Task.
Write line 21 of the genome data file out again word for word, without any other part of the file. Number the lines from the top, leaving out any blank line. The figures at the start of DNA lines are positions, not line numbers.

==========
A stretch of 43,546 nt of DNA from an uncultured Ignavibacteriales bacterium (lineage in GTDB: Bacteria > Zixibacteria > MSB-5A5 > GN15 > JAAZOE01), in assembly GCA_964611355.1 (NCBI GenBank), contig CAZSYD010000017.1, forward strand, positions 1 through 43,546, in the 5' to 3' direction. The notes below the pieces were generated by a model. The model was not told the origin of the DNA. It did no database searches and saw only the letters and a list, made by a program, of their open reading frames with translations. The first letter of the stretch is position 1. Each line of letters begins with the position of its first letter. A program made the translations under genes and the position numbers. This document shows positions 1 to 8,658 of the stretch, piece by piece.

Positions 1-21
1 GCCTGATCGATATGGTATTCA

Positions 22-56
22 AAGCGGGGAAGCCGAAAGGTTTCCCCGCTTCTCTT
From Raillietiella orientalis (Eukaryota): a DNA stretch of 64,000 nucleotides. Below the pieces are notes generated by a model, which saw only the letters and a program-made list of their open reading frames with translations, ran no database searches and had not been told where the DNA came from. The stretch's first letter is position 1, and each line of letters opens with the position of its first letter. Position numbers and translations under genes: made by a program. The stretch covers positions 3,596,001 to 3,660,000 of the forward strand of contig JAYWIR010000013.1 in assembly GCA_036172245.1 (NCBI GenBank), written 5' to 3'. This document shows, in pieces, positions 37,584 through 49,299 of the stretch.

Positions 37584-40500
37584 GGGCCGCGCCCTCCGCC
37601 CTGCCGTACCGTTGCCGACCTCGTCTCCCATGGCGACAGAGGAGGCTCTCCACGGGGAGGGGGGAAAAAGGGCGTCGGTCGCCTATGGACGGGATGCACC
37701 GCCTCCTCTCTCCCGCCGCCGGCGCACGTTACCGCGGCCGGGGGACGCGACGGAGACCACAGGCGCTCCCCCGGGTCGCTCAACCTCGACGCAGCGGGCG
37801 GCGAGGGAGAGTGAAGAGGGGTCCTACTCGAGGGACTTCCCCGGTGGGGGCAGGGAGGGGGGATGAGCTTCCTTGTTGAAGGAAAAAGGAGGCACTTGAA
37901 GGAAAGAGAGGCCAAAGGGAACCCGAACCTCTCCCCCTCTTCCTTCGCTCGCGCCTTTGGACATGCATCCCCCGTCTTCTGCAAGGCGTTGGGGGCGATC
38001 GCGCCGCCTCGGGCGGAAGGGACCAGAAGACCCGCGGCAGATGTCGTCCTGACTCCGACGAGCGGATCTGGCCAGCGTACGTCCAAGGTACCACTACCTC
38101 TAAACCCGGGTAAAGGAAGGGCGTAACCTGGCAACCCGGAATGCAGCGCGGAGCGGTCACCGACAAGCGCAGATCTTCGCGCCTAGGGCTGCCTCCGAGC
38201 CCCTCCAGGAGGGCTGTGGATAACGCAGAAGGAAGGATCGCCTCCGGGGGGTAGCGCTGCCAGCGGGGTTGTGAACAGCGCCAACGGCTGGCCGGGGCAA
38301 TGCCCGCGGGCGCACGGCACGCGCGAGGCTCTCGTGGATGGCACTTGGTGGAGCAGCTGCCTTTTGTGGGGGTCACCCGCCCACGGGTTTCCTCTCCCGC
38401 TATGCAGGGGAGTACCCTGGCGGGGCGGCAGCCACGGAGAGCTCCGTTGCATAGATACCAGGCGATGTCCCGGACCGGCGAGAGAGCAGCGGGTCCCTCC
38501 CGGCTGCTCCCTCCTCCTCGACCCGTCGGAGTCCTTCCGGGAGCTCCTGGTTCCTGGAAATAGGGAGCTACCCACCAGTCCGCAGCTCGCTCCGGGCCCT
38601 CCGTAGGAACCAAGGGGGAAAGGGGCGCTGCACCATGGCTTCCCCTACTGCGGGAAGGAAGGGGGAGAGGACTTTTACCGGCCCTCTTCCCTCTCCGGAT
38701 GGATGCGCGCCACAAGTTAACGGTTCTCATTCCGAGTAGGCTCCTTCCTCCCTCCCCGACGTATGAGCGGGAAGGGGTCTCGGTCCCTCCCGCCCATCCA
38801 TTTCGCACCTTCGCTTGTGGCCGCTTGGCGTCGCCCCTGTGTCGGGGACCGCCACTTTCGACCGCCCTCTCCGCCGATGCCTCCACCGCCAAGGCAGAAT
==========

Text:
38801 TTTCGCACCTTCGCTTGTGGCCGCTTGGCGTCGCCCCTGTGTCGGGGACCGCCACTTTCGACCGCCCTCTCCGCCGATGCCTCCACCGCCAAGGCAGAAT